Show rating data charts
Distribution of ratings for this:
Chivas Brothers already owned Strathisla Distillery and built Glen Keith – literally – across the street, on the site of an old corn mill, between 1957 and 1960. Initially equipped with three stills for the owners had triple distillation in mind, which is rather exceptional for a Speysider. In 1970, two more still were added and triple distillation was abandoned. In 1973, a sixth still was installed, enabling the stills to work in pairs.
Glen Keith was rather innovative: it was the First distillery to use gas to heat the stills. In 1973 a switch over was made to steam coils. And it was also the first distillery to use computers in the distilling process. In 1999 the distillery was mothballed, but all the equipment is still there. It was sold to Pernod Ricard in 2001, but not yet re-opened. But who knows?
The stocks of Glen Keith are primarily used for the blends of Passport whisky and only two official bottles were released: the 10 Year Old and a vintage 1983.
This 10 Year Old has an exceptionally light nose, very sweet and flowery. There is a touch of liquorice and something that reminds you of freshly cut grass. It misses profoundness, but is nevertheless quite pleasant. Slightly spicy.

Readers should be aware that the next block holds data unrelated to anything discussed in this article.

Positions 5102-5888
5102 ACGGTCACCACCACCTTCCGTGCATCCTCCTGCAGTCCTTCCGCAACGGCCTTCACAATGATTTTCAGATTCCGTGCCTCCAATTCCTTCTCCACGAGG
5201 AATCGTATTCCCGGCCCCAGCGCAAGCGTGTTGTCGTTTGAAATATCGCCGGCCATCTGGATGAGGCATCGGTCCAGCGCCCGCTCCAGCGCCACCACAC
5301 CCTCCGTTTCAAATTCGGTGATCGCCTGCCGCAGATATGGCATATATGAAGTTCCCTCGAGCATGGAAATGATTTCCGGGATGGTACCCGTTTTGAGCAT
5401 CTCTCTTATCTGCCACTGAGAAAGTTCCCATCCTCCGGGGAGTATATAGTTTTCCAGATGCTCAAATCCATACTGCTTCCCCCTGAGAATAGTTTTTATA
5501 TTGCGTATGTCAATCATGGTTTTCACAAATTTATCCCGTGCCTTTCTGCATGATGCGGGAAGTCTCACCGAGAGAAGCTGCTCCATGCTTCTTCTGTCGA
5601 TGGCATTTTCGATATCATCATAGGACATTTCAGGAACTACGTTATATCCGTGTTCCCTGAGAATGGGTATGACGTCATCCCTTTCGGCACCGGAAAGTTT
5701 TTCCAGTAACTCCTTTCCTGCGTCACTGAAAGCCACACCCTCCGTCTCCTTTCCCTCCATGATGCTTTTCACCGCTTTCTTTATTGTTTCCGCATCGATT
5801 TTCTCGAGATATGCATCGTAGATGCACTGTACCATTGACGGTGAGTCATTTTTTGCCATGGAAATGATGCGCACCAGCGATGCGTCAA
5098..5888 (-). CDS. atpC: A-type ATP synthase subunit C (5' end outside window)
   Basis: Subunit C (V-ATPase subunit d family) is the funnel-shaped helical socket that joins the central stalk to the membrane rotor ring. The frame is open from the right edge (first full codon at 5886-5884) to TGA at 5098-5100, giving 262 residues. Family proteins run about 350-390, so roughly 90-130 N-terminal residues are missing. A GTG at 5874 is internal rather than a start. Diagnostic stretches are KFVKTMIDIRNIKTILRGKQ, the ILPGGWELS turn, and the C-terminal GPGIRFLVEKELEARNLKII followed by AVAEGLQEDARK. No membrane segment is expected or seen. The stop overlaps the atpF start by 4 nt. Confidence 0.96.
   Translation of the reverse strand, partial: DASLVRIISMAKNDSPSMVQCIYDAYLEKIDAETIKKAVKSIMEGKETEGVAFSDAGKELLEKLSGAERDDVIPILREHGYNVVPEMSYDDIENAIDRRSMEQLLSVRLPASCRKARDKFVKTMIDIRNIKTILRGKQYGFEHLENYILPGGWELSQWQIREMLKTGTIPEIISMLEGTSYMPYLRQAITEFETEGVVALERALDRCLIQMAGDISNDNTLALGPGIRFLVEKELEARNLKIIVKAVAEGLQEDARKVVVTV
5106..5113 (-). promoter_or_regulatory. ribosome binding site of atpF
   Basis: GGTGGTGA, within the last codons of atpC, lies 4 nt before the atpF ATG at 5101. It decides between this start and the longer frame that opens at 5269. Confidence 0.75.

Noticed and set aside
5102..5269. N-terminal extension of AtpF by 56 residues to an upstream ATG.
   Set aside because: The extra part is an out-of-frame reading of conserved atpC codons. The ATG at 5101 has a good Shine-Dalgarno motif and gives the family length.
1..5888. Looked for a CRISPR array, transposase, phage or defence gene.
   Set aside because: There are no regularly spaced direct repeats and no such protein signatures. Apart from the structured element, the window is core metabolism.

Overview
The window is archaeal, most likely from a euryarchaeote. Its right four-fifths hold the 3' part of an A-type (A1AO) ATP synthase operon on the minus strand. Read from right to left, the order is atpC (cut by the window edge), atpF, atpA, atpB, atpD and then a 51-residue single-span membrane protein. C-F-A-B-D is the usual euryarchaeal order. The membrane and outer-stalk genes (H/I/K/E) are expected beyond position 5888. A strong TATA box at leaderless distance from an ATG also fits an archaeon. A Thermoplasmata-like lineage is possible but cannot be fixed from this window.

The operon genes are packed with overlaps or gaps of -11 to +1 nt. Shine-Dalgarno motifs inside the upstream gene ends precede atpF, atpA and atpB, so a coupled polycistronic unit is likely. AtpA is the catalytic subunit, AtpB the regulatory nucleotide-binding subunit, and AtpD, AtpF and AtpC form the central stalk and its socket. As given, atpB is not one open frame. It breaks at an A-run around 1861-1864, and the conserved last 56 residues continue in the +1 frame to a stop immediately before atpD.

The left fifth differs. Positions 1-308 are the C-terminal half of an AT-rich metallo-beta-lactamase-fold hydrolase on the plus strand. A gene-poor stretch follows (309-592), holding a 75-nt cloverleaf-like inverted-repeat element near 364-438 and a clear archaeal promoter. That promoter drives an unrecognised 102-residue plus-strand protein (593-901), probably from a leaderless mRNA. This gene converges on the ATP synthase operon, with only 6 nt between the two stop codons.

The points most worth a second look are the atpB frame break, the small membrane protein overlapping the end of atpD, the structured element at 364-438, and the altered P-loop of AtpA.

For sweet tooths (like myself), this has a very nice mouthfeel with honey, herbal tea, liquorice, nutmeg and cinnamon. Not bad at all for such a lightweight whisky.
It’s spicy honey and lavender that surface in the medium long finish, with a touch of overripe fruit and a bitter death.
This is a very mediocre malt and certainly nothing fancy. But it could be a pleasant aperitif, if it weren’t so hard to come by. If you do find it, it’s usually overpriced already. It shouldn’t be more expensive than 25 pounds, but in some places it’s already priced at double that amount! Pity. Against all expectations, this is a pretty good run of the mill whisky.